• How High Risk Drivers Affect Auto Insurance Rates

    If you have experienced a hike in insurance rates, you may be interested in how a high risk driver assessment changes an auto insurance policy. There are many different effects that a high risk driver can have on a policy. Finding out about some of them can help you make the best decisions for controlling costs after negative events have bumped up your insurance rates.

    Types of High Risk Drivers

    People that have accumulated a large amount of traffic violations in a relatively short time are often dropped from their traditional insurance plan and required to buy a high risk policy.

    If you are found guilty of a serious violation like reckless driving or DUI, you’re probably going to be required to purchase high risk insurance like SR-22 under your state’s driving laws.

    If your license is suspended for any reason that can put you into a high-risk category. That includes suspensions for non-payment of fines. Even though it may seem like it’s not fair to consider yourself a high-risk driver just because you didn’t pay fines, insurance companies sometimes will take it as an indicator that you’re just not a responsible person.

    Young people obtaining their policies for the first time are considered a high risk just because they aren’t experienced drivers that that makes them more likely to be involved in an accident. People who have let their auto insurance coverage lapse are put into this category as well; insurance companies take it as a sign that you’re not responsible.

    State Auto Insurance Systems

    Some of the effects of a high risk driver on a policy have to do with the way your state does business. The state in which the driver or household is registered (and where the car is garaged) has developed its own system of auto insurance values based on a few basic options. One is a tiered auto insurance system, where high risk drivers simply get bumped into a higher category for policy and premium rates. In other states, less sophisticated systems may make it hard for a high risk driver to get affordable coverage at all.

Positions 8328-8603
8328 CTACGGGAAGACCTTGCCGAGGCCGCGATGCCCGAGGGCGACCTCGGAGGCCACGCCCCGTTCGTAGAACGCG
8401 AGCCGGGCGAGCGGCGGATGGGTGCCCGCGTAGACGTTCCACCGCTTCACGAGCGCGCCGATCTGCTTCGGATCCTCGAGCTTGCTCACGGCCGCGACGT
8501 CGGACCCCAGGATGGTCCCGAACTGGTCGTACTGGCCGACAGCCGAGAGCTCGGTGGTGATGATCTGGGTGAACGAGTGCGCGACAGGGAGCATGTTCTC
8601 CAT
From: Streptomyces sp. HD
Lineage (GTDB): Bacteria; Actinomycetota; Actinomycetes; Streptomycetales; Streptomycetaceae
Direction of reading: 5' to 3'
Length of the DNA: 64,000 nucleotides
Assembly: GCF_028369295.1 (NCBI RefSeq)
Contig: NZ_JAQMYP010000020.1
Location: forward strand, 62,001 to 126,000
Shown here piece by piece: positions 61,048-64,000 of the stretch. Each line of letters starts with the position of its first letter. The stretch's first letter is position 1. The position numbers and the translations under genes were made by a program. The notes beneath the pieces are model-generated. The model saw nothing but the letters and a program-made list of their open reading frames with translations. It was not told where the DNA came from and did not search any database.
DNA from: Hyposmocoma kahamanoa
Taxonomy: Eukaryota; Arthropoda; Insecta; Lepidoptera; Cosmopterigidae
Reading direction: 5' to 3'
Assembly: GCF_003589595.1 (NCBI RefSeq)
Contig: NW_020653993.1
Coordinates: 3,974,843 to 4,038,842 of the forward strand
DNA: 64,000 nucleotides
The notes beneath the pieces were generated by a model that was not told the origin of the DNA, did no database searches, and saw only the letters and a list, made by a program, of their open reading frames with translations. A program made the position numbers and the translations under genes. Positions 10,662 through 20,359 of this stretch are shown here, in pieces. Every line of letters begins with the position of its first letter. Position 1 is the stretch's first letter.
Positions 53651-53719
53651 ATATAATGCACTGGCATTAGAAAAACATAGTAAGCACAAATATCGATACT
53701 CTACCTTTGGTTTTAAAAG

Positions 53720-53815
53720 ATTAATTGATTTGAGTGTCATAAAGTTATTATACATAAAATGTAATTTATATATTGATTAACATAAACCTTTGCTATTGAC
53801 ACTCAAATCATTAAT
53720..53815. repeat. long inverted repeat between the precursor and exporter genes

Some Options for High Risk Drivers

    When a high risk driver assessment has been added to a household’s auto policy, and the rates have skyrocketed, it’s time to shop for competitive insurance. One way to do this is with assigned risk pools. Some states have developed these assigned risk systems to basically help drivers get covered that may have a hard time finding an insurer on the open market. The driver can contact the state, and the state will assign an insurance company to cover the driver who is considered high risk.

    Another option is to look for non-standard auto insurance. This is basically a product developed for high risk drivers. Some companies offering non-standard auto insurance are mainstream insurers. Others specialize in this kind of policy for those who have negative events on their driving record.

    Managing Risk in Auto Insurance

    If you do have a person in the household who is now considered high risk, remember the factors that lead insurers to raise risk assessments fade over time. That means at some point in the ftuure, you’ll be able to renegotiate for lower rates. In the meantime, having that high risk driver assigned to a less valuable vehicle can help. Be willing to cover that driver for higher rates in the short term, while keeping an eye on future premiums and renegotiating with the insurer every few months. Ask the insurance company about when they will consider lowering the risk assessment.